There are a number of different devices that are referred to as 3D scanners. The name is given to everything from prodding devices to CT scanners. The objective, however, is always the same: to create a digital 3D model from a real-world object. Modern scanners can detect not only shape, but also color and density. Certain materials cause problems for certain types of scanners; for example, depending on the scanner used, there may be problems with highly reflective or transparent materials.
The 3D models created – as well as the raw data used to generate them – are useful for medical prosthetics, industrial design, movies and video games, and inspection of cultural artifacts, among many other applications.
source: Creative Tools via Flickr
123D Catch is Autodesk’s free solution for converting photographs into 3D models. Photos are uploaded to the Autodesk Cloud where they are processed to create the model. The software uses photogrammetry to attempt to reconstruct the geometries in the scanned object. The models are outputted in 123D’s format, which allows modifying them and setting constraints using 123D: Autodesk’s free, simplified CAD tool for hobbyists. The model can then be sent to a 3D printing service directly from 123D. The software works best with 20-40 photos. Apps are available from the iTunes store for iPhone and iPad (second generation and above), allowing users to directly upload to the cloud from the place where the pictures are taken, if desired. Catch is currently being used to create 3D models of museum pieces.
My3Dscanner is an online service that takes flat pictures as input and produces 3D models as output. The pictures need to be of the same object from several different angles; the more the better. The pictures are uploaded to the company’s server, which creates a point cloud from them and generates the resulting mesh. Point clouds retain color information, allowing each resulting mesh to more closely resemble the object each of them is based on. The mesh is then made available for the user to download, free of charge.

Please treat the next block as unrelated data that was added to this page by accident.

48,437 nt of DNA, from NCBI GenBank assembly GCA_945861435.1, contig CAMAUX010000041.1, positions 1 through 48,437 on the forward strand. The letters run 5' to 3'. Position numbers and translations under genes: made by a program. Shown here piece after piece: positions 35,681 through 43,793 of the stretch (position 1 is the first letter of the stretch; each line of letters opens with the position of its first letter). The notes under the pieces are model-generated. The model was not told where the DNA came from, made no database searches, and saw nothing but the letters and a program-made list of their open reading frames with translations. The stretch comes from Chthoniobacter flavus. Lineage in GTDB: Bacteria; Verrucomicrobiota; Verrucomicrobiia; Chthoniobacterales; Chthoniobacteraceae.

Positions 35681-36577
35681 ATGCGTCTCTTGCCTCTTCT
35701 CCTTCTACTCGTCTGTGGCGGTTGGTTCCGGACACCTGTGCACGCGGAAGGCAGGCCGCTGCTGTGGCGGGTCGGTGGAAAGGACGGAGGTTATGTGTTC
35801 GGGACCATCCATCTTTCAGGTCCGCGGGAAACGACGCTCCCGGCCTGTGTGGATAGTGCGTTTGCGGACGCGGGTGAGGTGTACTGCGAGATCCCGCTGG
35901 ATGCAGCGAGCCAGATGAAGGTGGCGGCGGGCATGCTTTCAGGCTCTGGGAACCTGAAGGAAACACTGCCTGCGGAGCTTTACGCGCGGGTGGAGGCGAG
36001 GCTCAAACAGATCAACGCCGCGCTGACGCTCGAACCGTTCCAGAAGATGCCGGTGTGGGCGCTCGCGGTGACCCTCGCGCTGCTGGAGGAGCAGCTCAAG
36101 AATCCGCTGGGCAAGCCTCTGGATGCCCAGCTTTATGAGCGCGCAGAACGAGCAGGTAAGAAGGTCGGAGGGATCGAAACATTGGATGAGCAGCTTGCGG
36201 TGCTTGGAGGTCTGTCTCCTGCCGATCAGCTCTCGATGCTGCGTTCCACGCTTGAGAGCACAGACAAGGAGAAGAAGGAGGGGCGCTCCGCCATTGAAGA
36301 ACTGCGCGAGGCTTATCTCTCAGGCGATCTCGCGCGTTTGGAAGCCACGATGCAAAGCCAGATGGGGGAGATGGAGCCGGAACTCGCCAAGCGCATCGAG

Trimensional brands itself as “The world’s first 3D scanner for iPhone”. The software is available for the iPhone 4 and iPod Touch 4th generation. The software is specifically designed to capture and model faces exhibiting odd expressions. The screen is used as the camera’s flash allowing the target to be captured in a single shot. Movies can also be captured, resulting in animated 3D models. The software includes a social portion allowing the scanned model to be shared, e-mailed, or sent directly to a 3D printer from the phone. Trimensional requires a dark environment and a high screen brightness setting for best results.
The official way to use the Kinetic sensor to create 3D models, Kinetic Fusion allows scanning objects four meters away. This allows entire rooms to be mapped digitally. The sensor and the object must be moved relative to each other for the capture to generate enough data to create the model. The sensor captures a plethora of individual frames, which it then combines to create the 3D mesh. It is recommended as a professional, cost-effective solution, since it depends on Kinetic sensors (which only cost about $150)
To scan objects using ReconstructMe, the special ReconstructMe sensor must be used on the object desired. The system generates meshes in real time and displays them on screen, allowing the user to easily see what still needs to be scanned. ReconstructMe can be used to scan large areas, such as factories, retaining color detail; thus enabling the scanned meshes to be used for detail digital processing and planning. The product is also sold together with a development kit, allowing the sensor’s real-time reconstruction capabilities to be given other uses.